While adding my daily opinions to the mix may be tempting, I think it might best serve my readership (hi Mom) to focus on relaying the most usable content from the PR blogosphere - tools, resources and practices that can be immediately implemented for success.

So let me start by catching up from the last few months with some of the top tools that emerged during my blogging hiatus.

Dave Sifry's Updated State of the Blogosphere
Updated on February 6, Technorati's Dave Sifry imparts some excellent statistics that you can use to make a business case for blogging and blog monitoring.

Daily RSS and Digg
Two tools to help you sort through the din of stories and posts out there on a daily basis. Blog post and stories rise in an aggregated list of links based on either rating, in the case of Daily RSS, or popularity, in the case of Digg.

The Bad Pitch Blog
Created by Strategic Public Relations' Kevin Dugan and Richard Laermer of RLM Public Relations, the likes of Gawker, BusinessWeek and CNET have all quoted or commented on the hot new property.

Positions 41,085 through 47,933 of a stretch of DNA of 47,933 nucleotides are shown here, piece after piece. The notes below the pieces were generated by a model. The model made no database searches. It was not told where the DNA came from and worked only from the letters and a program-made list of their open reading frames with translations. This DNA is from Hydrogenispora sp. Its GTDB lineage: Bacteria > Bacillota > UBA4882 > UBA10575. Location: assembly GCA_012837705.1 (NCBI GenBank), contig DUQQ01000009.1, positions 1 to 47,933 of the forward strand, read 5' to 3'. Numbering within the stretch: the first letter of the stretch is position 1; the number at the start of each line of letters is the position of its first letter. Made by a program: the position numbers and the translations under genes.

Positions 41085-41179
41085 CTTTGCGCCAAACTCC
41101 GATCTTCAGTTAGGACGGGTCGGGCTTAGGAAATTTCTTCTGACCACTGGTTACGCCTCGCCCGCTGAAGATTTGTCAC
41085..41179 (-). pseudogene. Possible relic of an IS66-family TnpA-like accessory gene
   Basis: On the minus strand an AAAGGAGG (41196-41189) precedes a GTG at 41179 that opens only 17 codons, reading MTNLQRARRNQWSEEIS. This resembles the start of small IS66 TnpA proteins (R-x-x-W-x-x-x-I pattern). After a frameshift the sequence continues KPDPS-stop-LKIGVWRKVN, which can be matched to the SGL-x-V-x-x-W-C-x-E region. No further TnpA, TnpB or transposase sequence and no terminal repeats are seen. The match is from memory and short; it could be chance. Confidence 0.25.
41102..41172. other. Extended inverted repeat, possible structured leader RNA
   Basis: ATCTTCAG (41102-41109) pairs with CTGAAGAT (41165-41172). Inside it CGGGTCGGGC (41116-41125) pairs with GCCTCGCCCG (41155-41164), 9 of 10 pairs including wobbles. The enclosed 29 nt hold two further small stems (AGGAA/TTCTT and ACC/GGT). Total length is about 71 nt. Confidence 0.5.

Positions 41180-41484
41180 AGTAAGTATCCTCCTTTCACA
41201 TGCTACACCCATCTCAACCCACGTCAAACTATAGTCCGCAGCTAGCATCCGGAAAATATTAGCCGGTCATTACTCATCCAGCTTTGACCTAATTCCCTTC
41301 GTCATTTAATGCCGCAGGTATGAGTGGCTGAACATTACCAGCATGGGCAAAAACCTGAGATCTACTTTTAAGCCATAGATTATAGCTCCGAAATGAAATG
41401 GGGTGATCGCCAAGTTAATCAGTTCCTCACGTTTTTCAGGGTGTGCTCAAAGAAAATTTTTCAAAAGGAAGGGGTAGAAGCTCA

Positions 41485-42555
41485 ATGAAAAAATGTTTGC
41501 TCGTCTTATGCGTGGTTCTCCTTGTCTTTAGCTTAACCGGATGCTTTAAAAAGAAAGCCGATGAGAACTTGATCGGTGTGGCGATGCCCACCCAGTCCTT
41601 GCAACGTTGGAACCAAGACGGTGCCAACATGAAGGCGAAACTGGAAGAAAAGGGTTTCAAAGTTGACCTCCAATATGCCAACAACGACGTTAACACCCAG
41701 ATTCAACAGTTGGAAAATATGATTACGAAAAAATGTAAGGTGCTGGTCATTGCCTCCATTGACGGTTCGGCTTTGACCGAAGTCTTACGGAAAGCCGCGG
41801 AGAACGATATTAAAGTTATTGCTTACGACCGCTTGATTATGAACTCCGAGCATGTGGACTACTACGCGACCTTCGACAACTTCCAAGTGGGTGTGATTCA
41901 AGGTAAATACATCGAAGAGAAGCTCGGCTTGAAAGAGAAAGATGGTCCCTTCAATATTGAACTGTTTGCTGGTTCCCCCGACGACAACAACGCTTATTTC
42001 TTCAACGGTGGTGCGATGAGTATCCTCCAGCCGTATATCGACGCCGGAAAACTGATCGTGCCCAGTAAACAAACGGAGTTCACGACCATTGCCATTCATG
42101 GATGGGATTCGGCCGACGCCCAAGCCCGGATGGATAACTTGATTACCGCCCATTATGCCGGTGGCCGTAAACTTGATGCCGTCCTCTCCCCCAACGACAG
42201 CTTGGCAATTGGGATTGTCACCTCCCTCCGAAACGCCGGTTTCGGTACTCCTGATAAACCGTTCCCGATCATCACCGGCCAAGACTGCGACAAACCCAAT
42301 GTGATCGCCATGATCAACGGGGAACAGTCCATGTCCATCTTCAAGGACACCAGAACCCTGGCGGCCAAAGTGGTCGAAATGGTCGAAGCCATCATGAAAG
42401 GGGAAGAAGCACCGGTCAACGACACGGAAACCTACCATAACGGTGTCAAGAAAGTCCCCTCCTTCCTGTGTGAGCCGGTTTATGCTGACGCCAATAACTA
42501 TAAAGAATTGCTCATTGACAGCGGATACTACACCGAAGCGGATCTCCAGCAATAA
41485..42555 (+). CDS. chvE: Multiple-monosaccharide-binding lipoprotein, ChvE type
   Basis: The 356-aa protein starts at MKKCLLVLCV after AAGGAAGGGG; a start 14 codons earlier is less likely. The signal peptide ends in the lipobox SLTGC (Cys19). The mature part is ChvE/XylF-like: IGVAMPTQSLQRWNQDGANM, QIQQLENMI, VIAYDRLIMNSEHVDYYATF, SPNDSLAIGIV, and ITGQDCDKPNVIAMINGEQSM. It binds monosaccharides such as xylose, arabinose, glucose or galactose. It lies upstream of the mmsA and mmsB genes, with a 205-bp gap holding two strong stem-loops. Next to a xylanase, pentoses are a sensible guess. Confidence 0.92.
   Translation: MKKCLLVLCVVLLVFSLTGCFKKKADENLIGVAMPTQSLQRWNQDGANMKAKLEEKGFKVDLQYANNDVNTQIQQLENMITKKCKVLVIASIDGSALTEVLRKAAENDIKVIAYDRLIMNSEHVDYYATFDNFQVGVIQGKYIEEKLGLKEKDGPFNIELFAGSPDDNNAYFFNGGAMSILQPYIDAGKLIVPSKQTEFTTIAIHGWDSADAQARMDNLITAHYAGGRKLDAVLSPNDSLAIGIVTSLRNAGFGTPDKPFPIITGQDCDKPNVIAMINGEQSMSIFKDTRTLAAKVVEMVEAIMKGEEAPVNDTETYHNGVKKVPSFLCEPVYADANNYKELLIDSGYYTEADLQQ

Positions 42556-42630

Google Mobile Personalized Home and WinkSite
Robert Scoble has called for all blogs to go mobile in 2006. Here's two ways to do it. Optimize your feed for mobile environments with WinkSite or get RSS feeds on your phone via Google.
This site converts email newsletters into RSS feeds in just 30 seconds - a great way to get your organization into the blogosphere in seconds.

Today's Front Pages from Newseum
Great way to scan the world's headlines to get a sense of the news day.

A great tool that allows you to subscribe to 22 different search engine feeds at the same time - read: no missed client placements.

Steve Rubel's Ten Technorati Hacks
A great set of tips from Micro Persuasion's Steve Rubel for getting the most out of Technorati, the defacto leader in blog search.